SP: One, economic policies which promote inequality; two, politics that divide people in the name of caste and religion; three, interference of global powers with hegemonic ambitions. A society having economic inequalities will never be peaceful. Moreover, if people are affected by malnourishment and hunger, they cannot give their best to the society as they will always underperform. Caste, religious and ethnic divisions compound the economic inequalities as they tend to justify or promote the latter. For example, in a hierarchical caste order, the less privileged at the lower rung will be considered natural. When global powers get involved, they prioritise their economic-military interests and always exploit the other nations. Moreover, their economic-military interests will be served only when there is unrest somewhere. That is why we see how even after the end of the Cold War, the United States felt compelled to promote the North Atlantic Treaty Organisation, which should have been dismantled. Instead, the situation resulted in Russia becoming insecure and ultimately attacking Ukraine.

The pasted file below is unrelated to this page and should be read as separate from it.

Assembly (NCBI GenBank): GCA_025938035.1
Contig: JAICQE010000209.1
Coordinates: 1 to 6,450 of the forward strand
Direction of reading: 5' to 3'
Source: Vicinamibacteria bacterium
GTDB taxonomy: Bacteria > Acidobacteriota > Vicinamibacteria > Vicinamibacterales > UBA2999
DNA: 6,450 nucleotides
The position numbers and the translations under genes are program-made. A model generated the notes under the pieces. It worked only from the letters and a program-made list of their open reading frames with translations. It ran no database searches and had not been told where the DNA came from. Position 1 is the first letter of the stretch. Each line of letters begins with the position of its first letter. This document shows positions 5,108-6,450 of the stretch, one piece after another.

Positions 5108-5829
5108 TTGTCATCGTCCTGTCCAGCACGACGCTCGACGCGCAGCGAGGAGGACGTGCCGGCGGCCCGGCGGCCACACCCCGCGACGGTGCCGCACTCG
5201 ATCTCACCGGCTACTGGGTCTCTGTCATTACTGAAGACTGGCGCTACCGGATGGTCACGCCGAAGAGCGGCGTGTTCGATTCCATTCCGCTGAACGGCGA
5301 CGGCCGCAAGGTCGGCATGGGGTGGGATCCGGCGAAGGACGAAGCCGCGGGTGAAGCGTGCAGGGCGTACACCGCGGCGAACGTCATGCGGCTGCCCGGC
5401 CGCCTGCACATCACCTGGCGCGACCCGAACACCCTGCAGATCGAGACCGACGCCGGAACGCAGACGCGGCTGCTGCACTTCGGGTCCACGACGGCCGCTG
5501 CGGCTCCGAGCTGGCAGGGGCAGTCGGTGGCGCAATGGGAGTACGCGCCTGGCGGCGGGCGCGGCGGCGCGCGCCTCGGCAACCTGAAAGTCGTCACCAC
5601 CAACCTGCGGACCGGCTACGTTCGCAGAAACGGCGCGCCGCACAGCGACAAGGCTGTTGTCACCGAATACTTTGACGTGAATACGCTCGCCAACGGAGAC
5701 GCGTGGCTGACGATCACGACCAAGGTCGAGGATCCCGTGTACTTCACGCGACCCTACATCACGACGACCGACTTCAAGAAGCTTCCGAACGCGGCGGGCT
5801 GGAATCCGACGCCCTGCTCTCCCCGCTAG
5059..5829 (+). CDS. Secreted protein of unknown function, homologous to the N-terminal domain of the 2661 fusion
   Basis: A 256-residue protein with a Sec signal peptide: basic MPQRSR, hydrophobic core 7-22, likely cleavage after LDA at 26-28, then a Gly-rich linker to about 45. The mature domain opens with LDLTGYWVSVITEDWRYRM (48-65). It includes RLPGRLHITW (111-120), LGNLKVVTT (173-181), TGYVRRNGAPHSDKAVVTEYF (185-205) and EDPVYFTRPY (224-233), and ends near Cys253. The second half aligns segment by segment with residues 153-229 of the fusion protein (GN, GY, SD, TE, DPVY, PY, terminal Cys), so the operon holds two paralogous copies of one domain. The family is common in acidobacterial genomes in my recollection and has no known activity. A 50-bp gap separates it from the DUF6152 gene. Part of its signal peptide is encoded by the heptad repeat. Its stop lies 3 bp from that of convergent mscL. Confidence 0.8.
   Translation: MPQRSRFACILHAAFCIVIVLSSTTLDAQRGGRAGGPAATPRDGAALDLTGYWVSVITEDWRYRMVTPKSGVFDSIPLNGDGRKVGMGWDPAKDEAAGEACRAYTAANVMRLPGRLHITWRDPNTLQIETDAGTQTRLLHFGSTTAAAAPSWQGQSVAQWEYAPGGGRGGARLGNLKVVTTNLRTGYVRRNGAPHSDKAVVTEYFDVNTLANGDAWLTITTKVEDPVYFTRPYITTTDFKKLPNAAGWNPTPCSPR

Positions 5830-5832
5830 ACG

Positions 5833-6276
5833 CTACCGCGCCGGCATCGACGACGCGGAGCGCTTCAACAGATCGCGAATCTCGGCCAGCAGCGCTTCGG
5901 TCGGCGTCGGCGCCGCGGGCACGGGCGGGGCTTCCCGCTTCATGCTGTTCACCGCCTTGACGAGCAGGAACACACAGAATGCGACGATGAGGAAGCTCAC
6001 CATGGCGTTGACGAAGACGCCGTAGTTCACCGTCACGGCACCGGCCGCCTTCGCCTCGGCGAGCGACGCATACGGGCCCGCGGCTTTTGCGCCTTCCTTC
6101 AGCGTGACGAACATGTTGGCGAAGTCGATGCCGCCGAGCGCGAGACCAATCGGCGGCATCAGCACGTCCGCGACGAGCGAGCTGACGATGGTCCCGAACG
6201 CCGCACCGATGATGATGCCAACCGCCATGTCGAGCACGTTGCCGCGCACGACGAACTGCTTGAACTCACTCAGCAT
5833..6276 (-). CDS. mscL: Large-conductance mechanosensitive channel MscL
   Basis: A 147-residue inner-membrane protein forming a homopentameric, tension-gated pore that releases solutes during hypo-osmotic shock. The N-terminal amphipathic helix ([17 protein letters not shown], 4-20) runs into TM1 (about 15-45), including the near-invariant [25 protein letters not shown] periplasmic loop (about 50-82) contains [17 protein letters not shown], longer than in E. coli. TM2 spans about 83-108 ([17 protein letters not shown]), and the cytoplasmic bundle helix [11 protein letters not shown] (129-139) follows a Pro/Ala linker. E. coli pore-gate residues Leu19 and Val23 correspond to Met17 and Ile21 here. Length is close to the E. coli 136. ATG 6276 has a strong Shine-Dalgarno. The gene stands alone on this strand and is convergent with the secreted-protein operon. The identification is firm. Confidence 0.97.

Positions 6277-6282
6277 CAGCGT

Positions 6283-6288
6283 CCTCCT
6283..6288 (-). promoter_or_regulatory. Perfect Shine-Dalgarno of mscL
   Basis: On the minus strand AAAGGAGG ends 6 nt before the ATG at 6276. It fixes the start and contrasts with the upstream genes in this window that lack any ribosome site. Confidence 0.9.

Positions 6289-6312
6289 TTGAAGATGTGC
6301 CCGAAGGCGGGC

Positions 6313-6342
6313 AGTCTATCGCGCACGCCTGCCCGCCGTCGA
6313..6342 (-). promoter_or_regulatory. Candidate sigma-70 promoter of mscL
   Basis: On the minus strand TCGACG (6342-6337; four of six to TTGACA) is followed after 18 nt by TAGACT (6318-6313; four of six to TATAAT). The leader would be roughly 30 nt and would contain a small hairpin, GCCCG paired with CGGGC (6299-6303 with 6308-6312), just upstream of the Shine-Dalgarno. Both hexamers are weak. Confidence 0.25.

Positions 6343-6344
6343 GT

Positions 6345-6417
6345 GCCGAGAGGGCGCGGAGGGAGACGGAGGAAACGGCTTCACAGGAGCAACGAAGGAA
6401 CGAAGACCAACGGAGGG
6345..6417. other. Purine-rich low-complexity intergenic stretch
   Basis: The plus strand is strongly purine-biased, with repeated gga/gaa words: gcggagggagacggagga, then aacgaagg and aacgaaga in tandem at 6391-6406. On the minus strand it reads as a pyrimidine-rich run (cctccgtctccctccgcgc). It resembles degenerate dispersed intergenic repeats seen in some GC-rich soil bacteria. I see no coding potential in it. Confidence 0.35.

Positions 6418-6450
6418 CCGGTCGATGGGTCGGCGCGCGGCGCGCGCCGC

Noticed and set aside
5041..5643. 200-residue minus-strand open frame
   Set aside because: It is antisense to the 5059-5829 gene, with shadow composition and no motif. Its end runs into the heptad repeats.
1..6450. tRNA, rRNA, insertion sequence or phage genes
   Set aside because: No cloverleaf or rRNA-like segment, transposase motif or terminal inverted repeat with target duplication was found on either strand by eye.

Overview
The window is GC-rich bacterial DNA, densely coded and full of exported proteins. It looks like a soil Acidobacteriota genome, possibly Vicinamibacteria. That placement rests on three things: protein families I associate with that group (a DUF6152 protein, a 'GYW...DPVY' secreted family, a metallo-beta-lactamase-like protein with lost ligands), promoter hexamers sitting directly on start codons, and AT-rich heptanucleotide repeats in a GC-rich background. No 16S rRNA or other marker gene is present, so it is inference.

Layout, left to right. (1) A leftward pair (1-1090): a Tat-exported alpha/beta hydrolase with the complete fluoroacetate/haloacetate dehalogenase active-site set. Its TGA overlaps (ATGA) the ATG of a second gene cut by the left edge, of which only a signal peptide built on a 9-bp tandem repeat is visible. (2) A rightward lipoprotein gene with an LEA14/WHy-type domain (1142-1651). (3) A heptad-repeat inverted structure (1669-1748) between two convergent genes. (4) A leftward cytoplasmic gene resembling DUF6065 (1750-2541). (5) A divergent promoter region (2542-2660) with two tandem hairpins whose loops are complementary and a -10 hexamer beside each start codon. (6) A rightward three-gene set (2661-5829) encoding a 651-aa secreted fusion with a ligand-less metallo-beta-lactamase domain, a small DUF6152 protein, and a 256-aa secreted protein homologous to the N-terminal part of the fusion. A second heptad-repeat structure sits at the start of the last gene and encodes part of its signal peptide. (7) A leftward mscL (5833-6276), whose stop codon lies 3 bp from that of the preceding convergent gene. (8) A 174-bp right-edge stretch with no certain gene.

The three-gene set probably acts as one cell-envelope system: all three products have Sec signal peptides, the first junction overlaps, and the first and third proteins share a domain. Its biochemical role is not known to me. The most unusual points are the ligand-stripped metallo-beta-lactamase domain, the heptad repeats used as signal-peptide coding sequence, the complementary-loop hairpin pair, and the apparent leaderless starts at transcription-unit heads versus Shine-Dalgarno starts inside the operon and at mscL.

The author has co-edited From Terrorism to Television: Dynamics of Media, State, and Society in Pakistan (2020, Routledge). With a doctorate in Mass Communication from the University of Wisconsin-Madison (US), he served several American universities as faculty of communication, assistant dean and director.